[MediaWiki-l] Introducing Math rendering 2.0

Gabriel Wicke gwicke at wikimedia.org
Thu Oct 23 20:11:43 UTC 2014

Dear Wikipedians,

We'd like to announce a major update of the Math (rendering) extension.

For registered Wikipedia users, we have introduced a new math rendering
mode using MathML, a markup language for mathematical formulae. Since MathML
is not supported in all browsers [1], we have also added a fall-back mode
using scalable vector graphics (SVG).

Both modes offer crisp rendering at any resolution, which is a major
advantage over the current image-based default. We'll also be able to make
our math more accessible by improving screenreader and magnification support.

We encourage you to enable the MathML mode in your Appearance preferences.
As an example, the URL for this section on the English Wikipedia is:


For editors, there are also two new optional features:

1) You can set the "id" attribute to create math tags that can be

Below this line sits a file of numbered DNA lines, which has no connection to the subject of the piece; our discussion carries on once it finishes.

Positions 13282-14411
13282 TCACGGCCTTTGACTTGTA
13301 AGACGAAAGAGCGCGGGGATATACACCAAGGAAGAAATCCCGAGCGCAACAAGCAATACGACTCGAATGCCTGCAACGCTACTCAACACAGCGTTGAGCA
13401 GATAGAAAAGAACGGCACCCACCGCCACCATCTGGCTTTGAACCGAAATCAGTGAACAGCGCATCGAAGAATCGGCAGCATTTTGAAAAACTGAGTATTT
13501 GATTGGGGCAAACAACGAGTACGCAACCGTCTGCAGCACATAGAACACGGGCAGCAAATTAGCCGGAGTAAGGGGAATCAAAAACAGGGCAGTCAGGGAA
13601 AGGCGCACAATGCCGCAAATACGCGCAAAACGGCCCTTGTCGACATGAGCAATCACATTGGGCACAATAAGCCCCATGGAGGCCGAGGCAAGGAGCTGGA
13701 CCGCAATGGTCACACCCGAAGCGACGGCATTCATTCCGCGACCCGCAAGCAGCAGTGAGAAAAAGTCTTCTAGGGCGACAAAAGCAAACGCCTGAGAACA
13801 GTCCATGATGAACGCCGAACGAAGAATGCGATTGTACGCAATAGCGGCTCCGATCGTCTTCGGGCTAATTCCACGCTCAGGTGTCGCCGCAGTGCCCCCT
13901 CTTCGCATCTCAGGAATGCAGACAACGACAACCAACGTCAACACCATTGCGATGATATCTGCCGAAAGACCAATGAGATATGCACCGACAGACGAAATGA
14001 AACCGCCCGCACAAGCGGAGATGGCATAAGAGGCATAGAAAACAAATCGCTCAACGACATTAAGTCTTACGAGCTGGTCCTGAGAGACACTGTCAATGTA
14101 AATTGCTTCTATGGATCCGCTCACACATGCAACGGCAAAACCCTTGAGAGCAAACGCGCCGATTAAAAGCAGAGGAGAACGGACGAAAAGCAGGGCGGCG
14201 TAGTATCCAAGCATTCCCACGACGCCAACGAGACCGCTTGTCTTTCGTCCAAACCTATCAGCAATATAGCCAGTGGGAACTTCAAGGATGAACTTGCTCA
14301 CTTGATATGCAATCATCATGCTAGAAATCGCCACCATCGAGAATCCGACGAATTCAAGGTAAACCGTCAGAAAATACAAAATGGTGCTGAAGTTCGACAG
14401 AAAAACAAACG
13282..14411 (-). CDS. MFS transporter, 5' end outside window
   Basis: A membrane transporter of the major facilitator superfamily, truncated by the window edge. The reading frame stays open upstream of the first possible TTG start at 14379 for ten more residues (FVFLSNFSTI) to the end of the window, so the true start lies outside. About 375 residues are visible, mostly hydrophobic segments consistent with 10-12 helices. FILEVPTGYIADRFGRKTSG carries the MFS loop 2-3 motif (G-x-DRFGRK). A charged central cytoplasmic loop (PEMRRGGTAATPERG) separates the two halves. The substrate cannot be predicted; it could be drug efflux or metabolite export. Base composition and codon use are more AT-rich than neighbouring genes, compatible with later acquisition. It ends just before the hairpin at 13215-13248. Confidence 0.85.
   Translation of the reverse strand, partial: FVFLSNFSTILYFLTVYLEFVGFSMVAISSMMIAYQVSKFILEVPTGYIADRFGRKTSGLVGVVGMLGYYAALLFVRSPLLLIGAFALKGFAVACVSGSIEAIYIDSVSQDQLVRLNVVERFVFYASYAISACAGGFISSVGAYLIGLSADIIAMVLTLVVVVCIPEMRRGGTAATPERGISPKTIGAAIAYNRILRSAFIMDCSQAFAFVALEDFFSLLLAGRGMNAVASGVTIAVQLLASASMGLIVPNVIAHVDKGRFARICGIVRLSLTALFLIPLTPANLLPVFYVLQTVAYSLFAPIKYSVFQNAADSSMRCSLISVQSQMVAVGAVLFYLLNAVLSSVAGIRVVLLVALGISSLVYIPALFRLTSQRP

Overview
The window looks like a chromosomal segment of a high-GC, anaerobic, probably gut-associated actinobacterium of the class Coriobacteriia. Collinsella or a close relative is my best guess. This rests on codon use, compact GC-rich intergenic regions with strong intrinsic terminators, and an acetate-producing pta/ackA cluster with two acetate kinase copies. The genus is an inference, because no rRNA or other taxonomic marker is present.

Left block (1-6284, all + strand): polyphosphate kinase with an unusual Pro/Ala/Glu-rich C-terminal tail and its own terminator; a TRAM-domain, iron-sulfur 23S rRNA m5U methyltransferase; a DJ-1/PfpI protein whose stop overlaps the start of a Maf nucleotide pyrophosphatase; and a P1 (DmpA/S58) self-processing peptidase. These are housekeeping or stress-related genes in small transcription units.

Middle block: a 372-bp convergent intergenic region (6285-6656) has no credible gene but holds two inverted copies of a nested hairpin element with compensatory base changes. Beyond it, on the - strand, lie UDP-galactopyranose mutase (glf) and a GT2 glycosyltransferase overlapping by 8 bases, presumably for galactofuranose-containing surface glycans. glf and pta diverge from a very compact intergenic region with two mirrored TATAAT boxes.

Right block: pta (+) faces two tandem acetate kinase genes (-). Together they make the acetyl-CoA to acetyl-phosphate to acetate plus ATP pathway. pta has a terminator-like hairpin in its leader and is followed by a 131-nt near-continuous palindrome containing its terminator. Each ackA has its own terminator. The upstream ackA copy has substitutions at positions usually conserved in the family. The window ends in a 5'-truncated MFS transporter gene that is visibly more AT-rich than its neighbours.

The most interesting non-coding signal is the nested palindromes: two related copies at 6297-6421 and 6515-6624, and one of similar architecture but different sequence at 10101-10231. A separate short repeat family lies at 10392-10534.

referenced. For example, the following math tag

<math id="MassEnergyEquivalence">

can be referenced by the wikitext

[[#MassEnergyEquivalence|mass energy equivalence]]

This is true regardless of the rendering mode used.

2) In addition, there is the attribute "display" with the possible values
"block" or "inline". This attribute can be used to control the layout of the
math tag with regard to centering and size of the operators. See
for a full description, of this feature.

Your feedback is very welcome. Please report bugs in Bugzilla against the
Math extension, or post on the talk page here:

All this is brought to you by Moritz Schubotz and Frédéric Wang (both
volunteers) in collaboration with Gabriel Wicke, C. Scott Ananian,
Alexandros Kosiaris and Roan Kattouw from the Wikimedia Foundation. We also
owe a big thanks to Peter Krautzberger and Davide P. Cervone of MathJax for
the server-side math rendering backend.


Gabriel Wicke (GWicke) and Moritz Schubotz (Physikerwelt)

[1]: Currently MathML is supported by Firefox & other Gecko-based browsers,
and accessibility tools like Apple's VoiceOver. There is also partial
support in WebKit.

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